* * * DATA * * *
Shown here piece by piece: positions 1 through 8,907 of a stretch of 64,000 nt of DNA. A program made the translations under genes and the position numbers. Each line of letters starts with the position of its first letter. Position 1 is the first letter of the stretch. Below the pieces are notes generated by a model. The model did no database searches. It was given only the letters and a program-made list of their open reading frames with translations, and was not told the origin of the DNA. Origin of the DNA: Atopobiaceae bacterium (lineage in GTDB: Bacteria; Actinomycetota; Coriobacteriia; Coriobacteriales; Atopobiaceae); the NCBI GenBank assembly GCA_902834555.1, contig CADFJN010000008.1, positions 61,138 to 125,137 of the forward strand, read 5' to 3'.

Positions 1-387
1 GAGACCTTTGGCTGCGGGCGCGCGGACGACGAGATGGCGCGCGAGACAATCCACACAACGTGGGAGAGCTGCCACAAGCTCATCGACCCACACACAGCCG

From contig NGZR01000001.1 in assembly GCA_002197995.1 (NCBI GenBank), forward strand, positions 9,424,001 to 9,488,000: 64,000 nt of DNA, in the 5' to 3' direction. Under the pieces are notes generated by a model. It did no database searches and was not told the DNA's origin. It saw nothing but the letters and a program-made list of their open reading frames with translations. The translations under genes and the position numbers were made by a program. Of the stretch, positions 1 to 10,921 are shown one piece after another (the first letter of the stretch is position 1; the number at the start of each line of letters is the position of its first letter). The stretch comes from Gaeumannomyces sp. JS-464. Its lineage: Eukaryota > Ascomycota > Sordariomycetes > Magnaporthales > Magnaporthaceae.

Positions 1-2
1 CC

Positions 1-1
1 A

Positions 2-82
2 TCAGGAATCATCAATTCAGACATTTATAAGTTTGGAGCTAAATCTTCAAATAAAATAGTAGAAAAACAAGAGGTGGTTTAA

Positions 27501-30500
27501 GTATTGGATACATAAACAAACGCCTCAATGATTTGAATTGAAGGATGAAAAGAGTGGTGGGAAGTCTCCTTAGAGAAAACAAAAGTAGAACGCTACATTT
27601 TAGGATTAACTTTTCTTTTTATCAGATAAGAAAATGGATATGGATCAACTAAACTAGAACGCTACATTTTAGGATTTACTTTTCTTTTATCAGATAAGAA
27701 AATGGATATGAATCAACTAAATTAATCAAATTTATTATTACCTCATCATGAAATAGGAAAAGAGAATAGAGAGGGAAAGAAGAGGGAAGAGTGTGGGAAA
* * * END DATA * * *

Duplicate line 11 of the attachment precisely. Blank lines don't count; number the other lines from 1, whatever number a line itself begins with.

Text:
Positions 27501-30500